Leadership isn’t always about being liked, and in fact many successful leaders would never come close to winning the Miss/Mr. Congeniality trophy.
Still, a leader’s attitudes toward underlings can have a big effect on their morale, which can in turn affect efficiency or even job retention.
In his book “The Disciplined Leader,” John Manning cautions that a boss who is seen as arrogant can cause a toxic effect throughout an organization. Some potential leaders, he writes, find inconceivable the notion that they might not know all the answers to their or their organization’s problems.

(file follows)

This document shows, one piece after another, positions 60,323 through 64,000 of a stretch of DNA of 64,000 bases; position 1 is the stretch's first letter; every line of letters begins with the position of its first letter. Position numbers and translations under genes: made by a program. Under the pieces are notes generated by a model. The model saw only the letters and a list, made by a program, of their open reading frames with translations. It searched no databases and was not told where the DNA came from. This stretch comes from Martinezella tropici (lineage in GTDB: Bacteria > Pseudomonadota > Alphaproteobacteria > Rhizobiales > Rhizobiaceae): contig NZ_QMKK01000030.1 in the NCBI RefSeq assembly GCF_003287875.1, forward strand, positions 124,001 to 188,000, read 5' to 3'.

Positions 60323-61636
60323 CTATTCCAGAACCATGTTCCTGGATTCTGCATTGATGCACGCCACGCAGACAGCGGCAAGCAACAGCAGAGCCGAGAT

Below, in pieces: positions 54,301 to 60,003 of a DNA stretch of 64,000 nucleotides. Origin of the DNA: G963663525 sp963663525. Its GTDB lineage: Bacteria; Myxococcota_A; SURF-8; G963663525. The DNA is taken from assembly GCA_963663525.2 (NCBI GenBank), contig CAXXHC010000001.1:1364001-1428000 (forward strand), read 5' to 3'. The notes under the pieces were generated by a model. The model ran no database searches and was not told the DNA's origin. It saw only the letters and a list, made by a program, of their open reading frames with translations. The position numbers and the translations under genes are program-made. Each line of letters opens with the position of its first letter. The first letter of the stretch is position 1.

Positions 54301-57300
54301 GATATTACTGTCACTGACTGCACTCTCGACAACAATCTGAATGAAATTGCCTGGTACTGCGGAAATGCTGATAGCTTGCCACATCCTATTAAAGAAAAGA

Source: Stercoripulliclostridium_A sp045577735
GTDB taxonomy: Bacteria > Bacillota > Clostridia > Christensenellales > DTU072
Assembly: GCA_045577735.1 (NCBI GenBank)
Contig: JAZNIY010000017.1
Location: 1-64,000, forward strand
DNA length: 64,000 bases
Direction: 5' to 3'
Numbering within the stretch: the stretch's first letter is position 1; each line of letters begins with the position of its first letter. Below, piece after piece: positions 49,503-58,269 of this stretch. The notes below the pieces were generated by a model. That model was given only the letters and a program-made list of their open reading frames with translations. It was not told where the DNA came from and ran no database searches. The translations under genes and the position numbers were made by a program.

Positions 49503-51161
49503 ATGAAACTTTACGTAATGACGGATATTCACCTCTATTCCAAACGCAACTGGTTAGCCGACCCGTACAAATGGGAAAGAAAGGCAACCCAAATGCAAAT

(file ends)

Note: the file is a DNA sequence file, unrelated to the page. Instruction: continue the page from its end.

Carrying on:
Success is important, yes, but arrogance can damage reputations and cause lasting harm. Manning wrote that arrogance translates into someone who:
Doesn’t invite, listen to and value others’ ideas and opinions;
Thinks and regularly communicates that his/her way is always the best or only way;
Uses lots of “me” and “I” vs. “you” and “we” language;
Acts entitled, such as always going first or making it clear that the person is deserving of the best;
Makes overbearing, presumptuous decisions or statements;
Takes an anti-teamwork approach;
Seems to have a lot of unexplained enemies;
The person imposes their will on others; and,
Provides a great deal of unsolicited, unwanted “advice.”